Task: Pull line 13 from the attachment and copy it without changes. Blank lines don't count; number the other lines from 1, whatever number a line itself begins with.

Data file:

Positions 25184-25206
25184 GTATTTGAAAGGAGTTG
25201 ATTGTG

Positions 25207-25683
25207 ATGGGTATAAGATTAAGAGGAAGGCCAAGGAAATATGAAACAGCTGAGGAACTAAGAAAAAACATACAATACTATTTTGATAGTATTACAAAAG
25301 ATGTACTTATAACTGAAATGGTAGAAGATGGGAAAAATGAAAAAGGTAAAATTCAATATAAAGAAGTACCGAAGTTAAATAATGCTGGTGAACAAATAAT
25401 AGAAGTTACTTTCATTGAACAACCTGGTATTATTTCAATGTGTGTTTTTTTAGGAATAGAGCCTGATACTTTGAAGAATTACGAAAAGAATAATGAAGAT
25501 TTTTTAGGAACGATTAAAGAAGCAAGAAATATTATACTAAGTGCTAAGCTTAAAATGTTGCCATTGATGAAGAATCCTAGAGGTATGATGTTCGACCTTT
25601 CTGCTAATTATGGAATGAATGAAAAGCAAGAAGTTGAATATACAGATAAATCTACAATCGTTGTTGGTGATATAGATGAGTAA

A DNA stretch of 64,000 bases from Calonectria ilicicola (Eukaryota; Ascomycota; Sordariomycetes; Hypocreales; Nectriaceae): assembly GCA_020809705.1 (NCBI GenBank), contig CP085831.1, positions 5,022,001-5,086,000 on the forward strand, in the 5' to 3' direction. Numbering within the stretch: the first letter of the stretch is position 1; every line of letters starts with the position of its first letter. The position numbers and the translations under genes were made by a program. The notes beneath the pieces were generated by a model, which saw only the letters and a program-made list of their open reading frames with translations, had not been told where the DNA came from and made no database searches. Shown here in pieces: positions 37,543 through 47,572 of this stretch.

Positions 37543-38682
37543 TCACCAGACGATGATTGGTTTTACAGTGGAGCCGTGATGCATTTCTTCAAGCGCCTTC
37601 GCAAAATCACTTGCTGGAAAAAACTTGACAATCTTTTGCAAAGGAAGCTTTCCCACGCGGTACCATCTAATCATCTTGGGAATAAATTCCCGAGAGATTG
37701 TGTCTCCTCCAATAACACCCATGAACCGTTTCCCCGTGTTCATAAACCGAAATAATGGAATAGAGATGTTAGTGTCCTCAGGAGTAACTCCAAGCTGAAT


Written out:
37601 GCAAAATCACTTGCTGGAAAAAACTTGACAATCTTTTGCAAAGGAAGCTTTCCCACGCGGTACCATCTAATCATCTTGGGAATAAATTCCCGAGAGATTG